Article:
Lawrence’s business environment in 2011 is expected to be two-sided — and that’s a good thing, local economic development professionals say.
Beth Johnson, vice president of economic development for the Lawrence Chamber of Commerce, said she’s looking forward to major projects on both the east and west sides of Lawrence.
On the west side, Berry Plastics is expected to begin construction on a new 675,000-square-foot distribution center. On the east side, Plastikon Industries is expected to complete its move into the East Hills Business Park.
“Those projects definitely give us something new to talk about with site selectors,” Johnson said. “The consultants want to hear and see new information. They don’t want to just hear the same old things about how we have a great community and a great education system, and a great work force, which is all true, but it is not new.”
Both projects are expected to make a splash. The Berry Plastics deal is estimated at $20 million, and the building likely will end up being the largest in Douglas County. The site for the distribution center, which is just west of the Lecompton interchange on the Kansas Turnpike, is expected to add momentum to efforts to use the interchange as a way to attract companies that want easy access to Interstate 70. Two other sites have been proposed for industrial uses near the interchange, although both have faced opposition from neighbors.
“I-70 is a huge benefit to the community, and we have to learn to take advantage of it,” Johnson said.
The Plastikon project is expected to make a different kind of impact. The company plans to move into a vacant East Hills Business Park building to start manufacturing plastic medical vials. The company is expected to employ 126 people over the next three years, with average salaries of about $47,000 per year. It also will give the city a high-profile project to tout in its efforts to land companies in the bioscience arena.
“The building hadn’t been used for four years, so this will help get more excitement going at East Hills,” Johnson said. “But the best part is that jobs really fit our community.”
The biggest question in the Lawrence business community may be whether consumers will join the fun in 2011. City Commissioner Aron Cromwell — who, if tradition holds, will take over as mayor in April — said he thinks the city’s retail scene will pick up steam in 2011.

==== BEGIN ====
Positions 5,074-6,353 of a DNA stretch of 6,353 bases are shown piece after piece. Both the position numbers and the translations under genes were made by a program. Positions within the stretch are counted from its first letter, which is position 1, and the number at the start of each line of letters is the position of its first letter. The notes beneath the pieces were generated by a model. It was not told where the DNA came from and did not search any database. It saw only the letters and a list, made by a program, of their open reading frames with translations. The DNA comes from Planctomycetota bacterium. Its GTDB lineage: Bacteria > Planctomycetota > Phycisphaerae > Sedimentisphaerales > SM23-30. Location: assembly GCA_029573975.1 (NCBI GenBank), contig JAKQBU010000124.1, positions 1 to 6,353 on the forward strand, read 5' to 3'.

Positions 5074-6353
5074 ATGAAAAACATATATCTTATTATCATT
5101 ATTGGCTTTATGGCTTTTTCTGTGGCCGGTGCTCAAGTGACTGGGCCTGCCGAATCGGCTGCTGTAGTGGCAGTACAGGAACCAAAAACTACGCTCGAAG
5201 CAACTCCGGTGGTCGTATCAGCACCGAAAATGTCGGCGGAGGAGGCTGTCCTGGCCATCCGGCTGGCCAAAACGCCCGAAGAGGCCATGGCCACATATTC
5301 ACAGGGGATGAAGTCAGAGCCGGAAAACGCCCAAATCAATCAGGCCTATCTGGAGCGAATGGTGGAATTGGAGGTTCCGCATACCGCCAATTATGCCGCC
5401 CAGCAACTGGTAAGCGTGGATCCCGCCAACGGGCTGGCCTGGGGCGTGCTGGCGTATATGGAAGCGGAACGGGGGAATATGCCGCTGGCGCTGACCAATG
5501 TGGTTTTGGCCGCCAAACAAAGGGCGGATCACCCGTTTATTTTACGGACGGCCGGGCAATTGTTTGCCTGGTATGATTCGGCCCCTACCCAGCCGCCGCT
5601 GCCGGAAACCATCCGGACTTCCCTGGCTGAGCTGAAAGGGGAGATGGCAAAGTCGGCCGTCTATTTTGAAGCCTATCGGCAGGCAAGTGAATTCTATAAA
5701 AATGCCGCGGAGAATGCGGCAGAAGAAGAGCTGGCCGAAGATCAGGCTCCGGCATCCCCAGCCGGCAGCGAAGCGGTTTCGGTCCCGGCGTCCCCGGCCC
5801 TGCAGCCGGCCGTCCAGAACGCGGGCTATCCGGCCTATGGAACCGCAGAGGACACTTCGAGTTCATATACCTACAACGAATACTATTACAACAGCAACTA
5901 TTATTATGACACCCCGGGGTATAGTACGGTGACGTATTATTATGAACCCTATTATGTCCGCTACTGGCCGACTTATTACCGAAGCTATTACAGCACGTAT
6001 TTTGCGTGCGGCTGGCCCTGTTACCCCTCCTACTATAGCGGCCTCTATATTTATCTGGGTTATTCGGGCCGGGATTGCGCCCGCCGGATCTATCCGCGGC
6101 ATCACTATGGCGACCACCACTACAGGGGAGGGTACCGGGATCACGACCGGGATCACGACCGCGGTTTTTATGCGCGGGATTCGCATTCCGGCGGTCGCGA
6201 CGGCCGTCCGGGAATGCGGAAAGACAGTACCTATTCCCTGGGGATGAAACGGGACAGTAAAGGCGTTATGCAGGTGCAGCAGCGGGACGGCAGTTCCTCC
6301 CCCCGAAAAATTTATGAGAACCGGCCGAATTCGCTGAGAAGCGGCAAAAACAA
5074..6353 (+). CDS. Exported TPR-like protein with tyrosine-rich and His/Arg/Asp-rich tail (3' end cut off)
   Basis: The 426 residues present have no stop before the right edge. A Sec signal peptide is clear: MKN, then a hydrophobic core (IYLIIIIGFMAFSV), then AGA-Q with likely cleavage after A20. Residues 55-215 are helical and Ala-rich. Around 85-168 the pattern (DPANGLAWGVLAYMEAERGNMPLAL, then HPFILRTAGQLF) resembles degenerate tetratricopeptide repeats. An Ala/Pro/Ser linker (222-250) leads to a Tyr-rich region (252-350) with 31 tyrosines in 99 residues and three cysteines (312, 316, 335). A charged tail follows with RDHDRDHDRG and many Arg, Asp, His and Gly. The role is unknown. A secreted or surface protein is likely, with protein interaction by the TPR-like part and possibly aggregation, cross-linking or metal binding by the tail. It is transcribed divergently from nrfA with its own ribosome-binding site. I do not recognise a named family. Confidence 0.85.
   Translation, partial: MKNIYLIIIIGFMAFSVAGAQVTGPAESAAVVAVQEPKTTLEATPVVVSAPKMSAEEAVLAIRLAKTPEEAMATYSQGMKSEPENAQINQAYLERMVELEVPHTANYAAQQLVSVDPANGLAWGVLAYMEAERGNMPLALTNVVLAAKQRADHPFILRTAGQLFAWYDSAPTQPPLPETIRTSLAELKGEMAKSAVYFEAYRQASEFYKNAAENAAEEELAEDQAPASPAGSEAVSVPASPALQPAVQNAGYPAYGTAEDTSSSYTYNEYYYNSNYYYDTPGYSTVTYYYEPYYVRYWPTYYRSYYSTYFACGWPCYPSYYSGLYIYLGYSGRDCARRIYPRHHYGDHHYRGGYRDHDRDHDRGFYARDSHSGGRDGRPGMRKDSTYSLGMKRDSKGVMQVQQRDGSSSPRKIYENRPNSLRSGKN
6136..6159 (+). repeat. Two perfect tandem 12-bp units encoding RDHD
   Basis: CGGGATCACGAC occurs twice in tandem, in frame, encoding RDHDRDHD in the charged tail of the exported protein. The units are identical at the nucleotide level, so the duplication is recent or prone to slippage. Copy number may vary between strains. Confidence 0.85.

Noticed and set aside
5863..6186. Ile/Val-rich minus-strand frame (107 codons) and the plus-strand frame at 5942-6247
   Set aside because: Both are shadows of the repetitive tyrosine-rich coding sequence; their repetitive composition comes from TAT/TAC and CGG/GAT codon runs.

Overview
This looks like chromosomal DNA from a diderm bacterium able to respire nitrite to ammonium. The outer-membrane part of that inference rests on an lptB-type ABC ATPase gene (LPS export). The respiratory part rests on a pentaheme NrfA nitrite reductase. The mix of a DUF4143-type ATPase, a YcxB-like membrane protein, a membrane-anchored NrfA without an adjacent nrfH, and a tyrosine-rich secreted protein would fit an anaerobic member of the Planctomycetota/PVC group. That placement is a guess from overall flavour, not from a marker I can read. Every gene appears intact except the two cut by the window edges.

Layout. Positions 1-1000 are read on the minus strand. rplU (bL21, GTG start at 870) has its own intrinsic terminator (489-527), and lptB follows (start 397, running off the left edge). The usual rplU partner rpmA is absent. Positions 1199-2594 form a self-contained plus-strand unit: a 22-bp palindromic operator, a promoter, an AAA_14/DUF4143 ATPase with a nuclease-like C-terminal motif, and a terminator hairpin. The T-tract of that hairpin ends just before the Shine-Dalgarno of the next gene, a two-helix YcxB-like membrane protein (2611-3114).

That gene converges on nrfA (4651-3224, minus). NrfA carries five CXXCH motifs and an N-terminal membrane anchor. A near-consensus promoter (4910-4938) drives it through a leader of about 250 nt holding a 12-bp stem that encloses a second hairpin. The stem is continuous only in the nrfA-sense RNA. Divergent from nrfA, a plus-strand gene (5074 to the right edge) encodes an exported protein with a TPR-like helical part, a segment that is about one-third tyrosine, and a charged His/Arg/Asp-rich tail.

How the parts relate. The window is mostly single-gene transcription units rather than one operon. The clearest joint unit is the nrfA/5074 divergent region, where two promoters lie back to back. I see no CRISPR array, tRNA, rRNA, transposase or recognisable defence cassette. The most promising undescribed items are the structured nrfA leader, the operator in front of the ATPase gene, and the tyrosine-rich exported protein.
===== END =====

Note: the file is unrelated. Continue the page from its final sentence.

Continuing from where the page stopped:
“I believe very strongly that we have been spared the worst of the economic downturn here in Lawrence,” Cromwell said, pointing to unemployment numbers that are better than the national average.
“I would anticipate that in 2011 residents will become less susceptible to the national media reports about the economy and will start looking at the Lawrence economy and spending a little bit more.”
Figuring out how to boost retail spending is expected to get some attention at City Hall. The city’s Retail Task Force is scheduled to deliver its report to commissioners early in the year. The report likely will recommend ways the community can cut down on the number of residents who leave the city to shop. The report comes on the heels of one of the City Commission’s more controversial subjects of 2010: a decision to reject a plan for a Lowe’s home improvement store near Sixth Street and Folks Road.
Other business-related issues expected to emerge in 2011 include:
• Construction on a new $2 million Dillons store in the 1700 block of Massachusetts Street to replace its existing store.
• Continued efforts to finalize a $25 million plan by Lawrence-based Bowersock Mills & Power Co. to build a hydroelectric power plant on the north bank of the Kansas River.
• Continued construction of a $10 million seven-story apartment, retail and office building on the southwest corner of Ninth and New Hampshire streets.